Academic Care: Reflections by Director Chris Barnes
October 2, 2022
We all know what it means to be “sent to the principal's office.”
But what does it mean to be “sent to the Director of Academic Care’s office?”
First and most importantly, it means someone cares. That someone is likely to be a teacher, advisor, coach, or parent who sees that some assistance may be needed and that something will require time, energy, and knowledge of the student.
The reason for this might come from low grades or lower grades than expected given a student’s ability and normal work ethic.
The reason might be a feeling that a student is not quite at their best this week and needs a check-in.
The reason could be a cross-faculty discussion, where two teachers notice that a single student might be excelling in one subject, but struggling in the other and neither teacher may understand why.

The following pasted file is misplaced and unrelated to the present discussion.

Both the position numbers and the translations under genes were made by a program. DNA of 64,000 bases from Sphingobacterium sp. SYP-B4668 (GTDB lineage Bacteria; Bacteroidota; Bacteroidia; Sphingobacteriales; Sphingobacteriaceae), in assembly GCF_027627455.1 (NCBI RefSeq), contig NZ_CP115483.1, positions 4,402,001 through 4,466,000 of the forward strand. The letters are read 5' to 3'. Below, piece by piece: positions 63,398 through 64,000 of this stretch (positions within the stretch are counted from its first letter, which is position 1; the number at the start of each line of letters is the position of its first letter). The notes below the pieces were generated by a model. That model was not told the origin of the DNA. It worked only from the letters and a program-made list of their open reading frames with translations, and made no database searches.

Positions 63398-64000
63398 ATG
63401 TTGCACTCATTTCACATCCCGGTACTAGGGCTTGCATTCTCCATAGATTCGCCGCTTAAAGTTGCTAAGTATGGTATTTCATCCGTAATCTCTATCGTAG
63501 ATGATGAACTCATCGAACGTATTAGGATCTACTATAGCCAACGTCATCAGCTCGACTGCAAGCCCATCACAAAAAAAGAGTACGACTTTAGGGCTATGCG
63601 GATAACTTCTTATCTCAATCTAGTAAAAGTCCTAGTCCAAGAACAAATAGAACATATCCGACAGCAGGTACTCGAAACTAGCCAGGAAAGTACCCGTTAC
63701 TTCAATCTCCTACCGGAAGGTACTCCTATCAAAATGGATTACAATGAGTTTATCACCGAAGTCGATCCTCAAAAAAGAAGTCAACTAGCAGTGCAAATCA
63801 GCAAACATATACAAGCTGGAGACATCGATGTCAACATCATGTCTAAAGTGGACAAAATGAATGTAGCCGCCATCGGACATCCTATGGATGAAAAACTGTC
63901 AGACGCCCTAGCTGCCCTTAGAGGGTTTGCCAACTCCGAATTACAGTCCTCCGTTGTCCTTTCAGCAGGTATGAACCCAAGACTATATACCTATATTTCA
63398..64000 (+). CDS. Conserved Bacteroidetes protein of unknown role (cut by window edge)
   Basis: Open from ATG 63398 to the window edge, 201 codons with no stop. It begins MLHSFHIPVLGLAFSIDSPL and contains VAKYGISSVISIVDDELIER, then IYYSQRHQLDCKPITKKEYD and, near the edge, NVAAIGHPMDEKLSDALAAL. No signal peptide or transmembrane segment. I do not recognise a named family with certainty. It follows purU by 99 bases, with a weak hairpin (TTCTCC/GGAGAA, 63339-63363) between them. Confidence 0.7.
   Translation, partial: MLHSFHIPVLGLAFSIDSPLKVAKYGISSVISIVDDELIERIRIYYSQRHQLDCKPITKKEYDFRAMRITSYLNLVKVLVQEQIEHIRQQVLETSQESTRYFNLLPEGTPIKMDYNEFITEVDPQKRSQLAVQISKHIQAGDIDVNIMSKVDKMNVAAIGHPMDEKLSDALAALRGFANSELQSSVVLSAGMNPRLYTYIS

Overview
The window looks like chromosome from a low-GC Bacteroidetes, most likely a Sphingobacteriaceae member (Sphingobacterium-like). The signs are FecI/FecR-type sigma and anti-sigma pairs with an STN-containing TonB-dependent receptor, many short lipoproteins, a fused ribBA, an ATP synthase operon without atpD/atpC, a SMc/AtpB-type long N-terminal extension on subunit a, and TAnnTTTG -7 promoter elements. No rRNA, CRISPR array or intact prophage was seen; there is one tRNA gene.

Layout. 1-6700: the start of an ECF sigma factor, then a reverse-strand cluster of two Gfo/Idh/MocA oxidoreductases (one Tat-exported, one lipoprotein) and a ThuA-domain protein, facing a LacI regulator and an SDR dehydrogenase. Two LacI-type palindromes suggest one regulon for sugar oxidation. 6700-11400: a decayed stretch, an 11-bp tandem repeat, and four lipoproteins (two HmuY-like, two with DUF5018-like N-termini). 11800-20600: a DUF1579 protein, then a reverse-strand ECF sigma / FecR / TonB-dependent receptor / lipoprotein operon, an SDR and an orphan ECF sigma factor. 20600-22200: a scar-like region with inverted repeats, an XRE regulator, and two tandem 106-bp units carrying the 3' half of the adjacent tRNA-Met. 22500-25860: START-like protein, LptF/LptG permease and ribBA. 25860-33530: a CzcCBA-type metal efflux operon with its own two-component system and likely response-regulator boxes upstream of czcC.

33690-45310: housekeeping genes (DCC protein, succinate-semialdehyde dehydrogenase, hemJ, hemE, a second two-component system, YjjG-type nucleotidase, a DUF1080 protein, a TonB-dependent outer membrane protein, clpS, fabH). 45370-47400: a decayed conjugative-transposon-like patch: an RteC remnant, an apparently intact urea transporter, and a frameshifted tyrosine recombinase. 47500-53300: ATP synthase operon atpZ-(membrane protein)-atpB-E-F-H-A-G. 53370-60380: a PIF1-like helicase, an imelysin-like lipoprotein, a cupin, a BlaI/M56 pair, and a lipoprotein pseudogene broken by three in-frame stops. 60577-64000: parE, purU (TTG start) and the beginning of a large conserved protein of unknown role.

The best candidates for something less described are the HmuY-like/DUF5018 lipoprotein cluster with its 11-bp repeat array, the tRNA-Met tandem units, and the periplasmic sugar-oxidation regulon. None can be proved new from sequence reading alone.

The reason might be that grades are good, expectations are high — and so is the student's spirit, so this is the perfect time and space for extension, enrichment, and exploration.
This is what makes my job and Franklin’s Academic Care Program so enjoyable and necessary.
If your child is sent to my office, please do not be concerned; be reassured. Be reassured that your child will be provided with the time, energy, and knowledge to remedy what needs to be remedied; challenge themselves when challenge is needed; and take guidance when only a nudge is needed. Above all else, they will be heard.
I will work alongside your child and make suggestions that we know may not work 100% of the time, but even when they don’t, will bring us closer to what will work. In a school dedicated to Academic Care, “failure” is not a shameful or forbidden word. Rather, it’s a key to future success.
One final note: Even if your child is not “sent to my office,” they will all be challenged, strengthened, and supported through Academic Care sessions that occur throughout the week.
It is a four-year program, but students will not receive a grade. The measure of success will be determined when they arrive at college and feel miles ahead of their peers; or on their first day of work, when they are confident that every challenge can be met.